There was a studio apartment open on the top floor in my apartment house and Robert and Irina moved in. He was determined be would become a writer. I gave him a list of publishers and editors in Bangkok and told him to start knocking on doors.

It wasn’t long after Robert and Irina moved into the tiny apartment that I made a book signing agreement that took me to Barnes & Noble bookstores across America, a tour that lasted more than three months. When it ended I was anxious to return to Bangkok, and had decided to move into a bigger house and give up my apartment. We had hardly unpacked when Robert was knocking on my door. He was excited. It seem in a few short months Robert began to sell stories. Editors liked what he wrote.

“Irina must be happy,” I said.

“I am afraid not,” he replied. “She returned to Panama. She wants a divorce.”

Robert and Irina divorced and Robert went on to make his name in writing. The Bangkok Post runs his travel and adventure articles almost every week and there is hardly a magazine in Southeast Asia that doesn’t carry his by-line. He writes regular contributions for Tennis magazine in America and travel publications around the world. His assignments take him on journeys to faraway places like the ancient Silk Road in Uzbekistan, sailing in the Andaman Sea or motorcycling in the Golden Triangle. He is invited to stay in fancy hotels like the Mandarin Oriental in New York or on luxury train trips throughout Europe. But fancy hotels no longer please him. His name in print does, and he is happy doing what he is doing-writing. In the harsh reality of life as a professional writer, dreams don’t always come true. But for Robert his dream of a being a writer did. But there was a price he had to pay. His wife had left him.

Wanting to Write vs Wanting to be a Writer

Austin Berry was also determined to write. But this is a case of wanting to write versus wanting to be a writer.

They are not the same. Austin was interested only in writing which I didn’t learn why until much later. When I first met him he was teaching school in Bangkok. Today, some half dozen years later, Austin is an attorney, a Law Clerk to the Honorable Harold A. Ackerman, Senior U.S.D.J. in New Jersey. It’s hard to imagine that a few years before he was teaching school at the Royal Palace in Bangkok, and now he’s practicing law. It just didn’t happen. It was Austin’s scheme of things.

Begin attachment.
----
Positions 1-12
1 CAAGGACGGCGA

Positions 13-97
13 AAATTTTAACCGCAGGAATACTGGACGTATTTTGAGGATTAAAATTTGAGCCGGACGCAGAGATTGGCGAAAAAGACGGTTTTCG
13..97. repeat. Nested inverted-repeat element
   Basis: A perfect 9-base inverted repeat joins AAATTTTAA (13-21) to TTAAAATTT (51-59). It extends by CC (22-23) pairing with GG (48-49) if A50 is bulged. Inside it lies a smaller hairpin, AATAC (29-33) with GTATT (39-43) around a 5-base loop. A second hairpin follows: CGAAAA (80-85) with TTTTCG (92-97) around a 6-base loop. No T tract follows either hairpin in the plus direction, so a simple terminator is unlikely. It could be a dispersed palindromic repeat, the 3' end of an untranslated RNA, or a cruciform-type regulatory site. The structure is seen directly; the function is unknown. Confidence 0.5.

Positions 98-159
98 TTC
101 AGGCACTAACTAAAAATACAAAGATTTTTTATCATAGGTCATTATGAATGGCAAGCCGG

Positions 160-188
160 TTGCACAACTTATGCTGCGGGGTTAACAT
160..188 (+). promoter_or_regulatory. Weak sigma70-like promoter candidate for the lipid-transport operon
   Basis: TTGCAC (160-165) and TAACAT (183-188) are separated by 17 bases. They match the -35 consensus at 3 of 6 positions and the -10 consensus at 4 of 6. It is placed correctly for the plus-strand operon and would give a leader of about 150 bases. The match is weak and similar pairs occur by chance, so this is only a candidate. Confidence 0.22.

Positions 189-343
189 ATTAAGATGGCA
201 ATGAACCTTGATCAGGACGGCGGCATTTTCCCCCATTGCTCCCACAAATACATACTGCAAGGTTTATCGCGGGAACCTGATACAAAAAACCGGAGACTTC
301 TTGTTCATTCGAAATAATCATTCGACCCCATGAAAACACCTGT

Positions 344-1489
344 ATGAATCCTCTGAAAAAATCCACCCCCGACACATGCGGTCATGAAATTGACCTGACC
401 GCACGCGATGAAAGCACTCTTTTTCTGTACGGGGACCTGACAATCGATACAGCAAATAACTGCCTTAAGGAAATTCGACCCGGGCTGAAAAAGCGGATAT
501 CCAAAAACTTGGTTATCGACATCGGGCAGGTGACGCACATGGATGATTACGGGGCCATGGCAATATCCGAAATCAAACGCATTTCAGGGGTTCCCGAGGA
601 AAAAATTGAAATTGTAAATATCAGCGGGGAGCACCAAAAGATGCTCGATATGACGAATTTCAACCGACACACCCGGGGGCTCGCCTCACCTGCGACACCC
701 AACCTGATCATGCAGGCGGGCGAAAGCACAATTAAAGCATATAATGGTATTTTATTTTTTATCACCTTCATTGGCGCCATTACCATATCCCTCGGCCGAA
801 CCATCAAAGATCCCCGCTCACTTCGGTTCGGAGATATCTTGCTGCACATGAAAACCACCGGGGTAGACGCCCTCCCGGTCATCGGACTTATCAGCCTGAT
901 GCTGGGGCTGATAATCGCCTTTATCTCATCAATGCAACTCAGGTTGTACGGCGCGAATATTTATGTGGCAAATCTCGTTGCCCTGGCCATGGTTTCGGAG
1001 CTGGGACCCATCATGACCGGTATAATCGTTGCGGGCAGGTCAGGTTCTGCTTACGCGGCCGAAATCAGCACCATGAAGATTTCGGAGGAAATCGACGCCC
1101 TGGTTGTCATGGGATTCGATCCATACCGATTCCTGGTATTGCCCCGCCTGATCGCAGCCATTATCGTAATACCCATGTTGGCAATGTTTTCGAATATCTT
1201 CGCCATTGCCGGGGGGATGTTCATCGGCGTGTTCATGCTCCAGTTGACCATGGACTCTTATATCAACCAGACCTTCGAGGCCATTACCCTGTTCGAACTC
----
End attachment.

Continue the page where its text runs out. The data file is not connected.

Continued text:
Austin graduated from Baylor University in 1999 with a degree in business. The year before he graduated he had enrolled in two “study abroad” programs that Baylor offered. The first half of the summer he traveled throughout western Turkey studying political science. The second half of the summer he traveled with his sociology professor and several other students throughout Southeast Asia, from Bangkok to Lampang and Chiang Mai in Thailand and then on to Malaysia, Singapore and Hong Kong. His sociology professor had contacts with Chitralada School in Bangkok. Austin found Chitralada School particularly interesting as it was within the moated walls of King Bhumipol’s palace grounds. The school’s administrators extended an invitation to the Baylor students to return to Chitralada School upon graduation and teach English in the primary or secondary schools.

Austin had always wanted to travel abroad and now this was his chance. After graduation he moved to Bangkok and began teaching in Grades 5 and 6. He relished the experience, teaching in a royal palace, like a male Anna and the King of Siam, but after a year of teaching he found that instead of traveling that he had looked forward to, he was spending all his time grading papers and preparing lesson plans. Teaching at the royal palace was demanding.

“So what do you intend to do?” I asked him when he came to visit me and explained his situation.

“I want to start writing, and that way I can travel,” he said, straight to the point. In an effort to change his circumstances, Austin hatched the plan of writing travel stories. He did more than plan. He bought books on how to get published in magazine and how to write query letters. He then sent queries to big travel magazines in America. Rejection slips followed. He soon realized that the magazine market was not itching for another untested travel writer. It was then, he admitted, that while browsing the travel books in an Asia Bookstore in Bangkok, he noticed books with my name on the covers. He bought At Home in Asia, about expats living in Asia, read it and became completely enthralled with the fantasy of a writer’s life. Austin learned I lived most of the time in Bangkok. After a couple of e-mails we met.

I didn’t know how serious this guy was. He liked his teaching job but he liked traveling more. To test him, I told him to come back in a week and bring something he had written plus ten ideas for articles. In a week he knocked at my door again. He had both with him, a story and ten ideas.